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    Publishers' Note—Summer 2016

    Vermont has a long history of leading the nation in enacting principled laws aimed at promoting the common good.

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    Set the Table with…Crickets

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  • Sharing the Whole Earth Perspective

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    Singing River Farm in Rockingham belongs to a global network of organic farmers who welcome strangers into their lives for an educational and cultural exchange. The network, World Wide Opportunities on Organic Farms, is better known as WWOOF, and the people who visit farms are known as WWOOF’ers.

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  • POP Clubs and the Power of Produce

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    POP Club formats can vary, but ours in Hartland is a simple one. When children arrive at the market, they’re invited to join the POP Club.

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  • Farmers' Kitchen—Tater Days

    Farmers' Kitchen—Tater Days

    Over the course of a year I have many favorite days, but one of them is when we dig the potatoes in the fall.

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  • Last Morsel—Turnip on Top

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Publishers' Note—Summer 2016

Publishers' Note—Summer 2016

Written on

May 24 , 2016

Vermont has a long history of leading the nation in enacting principled laws aimed at promoting the common good. One of the many purposes of crafting laws is to establish the rules needed for a society to live and work together—and that includes farming together. We’d like to bring you up to date on four such legislative initiatives affecting our food here in the state.

Farm to Plate: This year marks the 5th anniversary of the Farm to Plate Initiative, a “statewide food system plan to strengthen the working landscape, improve the profitability of farms and food enterprises, maintain environmental resilience, and increase local food access for all Vermonters.” Passed back in 2009, the resulting strategic plan laid out 25 goals to be reached by 2020. We can report, according to recently released data, that there have been impressive increases in the areas of agricultural sales, direct sales from farms to consumers, women farmers, and value-added food manufacturing, just to name a few. And of particular note, outpacing the plan’s goal of 1,700 jobs by 2020, Vermont has added approximately 5,300 in just the past five years.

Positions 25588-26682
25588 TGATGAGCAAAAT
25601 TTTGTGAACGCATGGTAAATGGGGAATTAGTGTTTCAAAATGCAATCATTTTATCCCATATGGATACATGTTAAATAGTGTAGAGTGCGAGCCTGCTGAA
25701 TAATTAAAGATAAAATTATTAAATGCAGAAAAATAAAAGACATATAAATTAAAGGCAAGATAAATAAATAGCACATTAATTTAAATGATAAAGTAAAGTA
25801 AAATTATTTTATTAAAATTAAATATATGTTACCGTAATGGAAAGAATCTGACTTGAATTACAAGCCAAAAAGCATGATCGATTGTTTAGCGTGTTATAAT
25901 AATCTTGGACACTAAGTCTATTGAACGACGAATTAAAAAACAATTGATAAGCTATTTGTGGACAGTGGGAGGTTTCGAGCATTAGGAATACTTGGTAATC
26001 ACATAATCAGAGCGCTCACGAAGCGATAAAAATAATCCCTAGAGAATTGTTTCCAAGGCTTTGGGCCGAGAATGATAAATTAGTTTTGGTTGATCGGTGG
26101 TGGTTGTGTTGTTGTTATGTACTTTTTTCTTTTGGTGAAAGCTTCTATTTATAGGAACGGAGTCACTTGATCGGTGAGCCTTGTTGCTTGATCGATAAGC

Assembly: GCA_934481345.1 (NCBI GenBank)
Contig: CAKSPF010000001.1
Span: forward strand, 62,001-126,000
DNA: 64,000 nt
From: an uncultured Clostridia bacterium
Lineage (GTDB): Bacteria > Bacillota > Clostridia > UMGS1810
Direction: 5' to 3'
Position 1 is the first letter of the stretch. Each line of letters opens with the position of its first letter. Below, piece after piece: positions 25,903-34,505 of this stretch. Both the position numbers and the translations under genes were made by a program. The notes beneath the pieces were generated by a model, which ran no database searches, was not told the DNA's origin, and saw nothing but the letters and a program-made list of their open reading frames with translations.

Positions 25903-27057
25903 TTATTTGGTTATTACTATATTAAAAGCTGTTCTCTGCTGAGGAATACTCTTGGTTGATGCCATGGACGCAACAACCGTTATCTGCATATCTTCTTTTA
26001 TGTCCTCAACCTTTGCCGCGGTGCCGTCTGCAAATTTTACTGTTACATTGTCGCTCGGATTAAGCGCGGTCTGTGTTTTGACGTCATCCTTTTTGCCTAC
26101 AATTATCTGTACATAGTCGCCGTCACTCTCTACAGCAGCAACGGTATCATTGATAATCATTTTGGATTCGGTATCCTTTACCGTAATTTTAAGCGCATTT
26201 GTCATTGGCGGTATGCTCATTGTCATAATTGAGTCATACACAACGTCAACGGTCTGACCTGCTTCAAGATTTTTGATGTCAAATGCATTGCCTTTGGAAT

Regenerative certification: Would you like to know that your CSA farm not only offers sustainable food but is also creating a positive impact on the local environment, wildlife, climate change, and the community? The state legislature, along with numerous stakeholders, is exploring ways to increase and reward regenerative agricultural practices that not only build healthy soils and produce nutrient-dense food but also reduce carbon emissions in the environment and, by extension, support the health of our communities and economies. Senate Bill 159, which sought to create a regenerative agriculture certification program, failed to make it out of committee for this legislative session. However, discussion is already underway in and outside the statehouse to introduce improved legislation next year, and grassroots efforts will be needed for its support.

State vegetable: It’s official! The Gilfeather turnip is now Vermont’s state vegetable (click for more info).

GMO labeling: And finally, if all goes well, Vermont’s GMO labeling law (Act 120, requiring food containing genetically engineered ingredients to be labeled) is poised to go into effect on July 1. It’s been a long and bumpy road through the statehouse. Along the way the law has come under attack in the form of lawsuits from the GMO industry and threats from industry lobbyists and politicians in the U.S. House and Senate who fear that Vermont’s law, if not stifled, will open up the floodgates nationally for more states to enact similar right-to-know legislation. As of this writing, the law has already been responsible for the move by several large food manufacturers to change their labels to include the GMO language defined by Vermont.

It requires many hardworking and forward-thinking individuals and organizations to envision, craft, and then champion meaningful laws that benefit our state’s agricultural well being and sustainable future. Along with good soil, thoughtful agricultural practices, and informed consumers, these measures make Vermont a richer place to live. We are thankful to all those involved in these endeavors.


Meg Lucas

Barbi Schreiber


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Our stories, interviews, and essays reveal how Vermont residents are building their local food systems, how farmers are faring in a time of great opportunity and challenge, and how Vermont’s agricultural landscape ties into larger questions of sustainability and the future of our food supply. 

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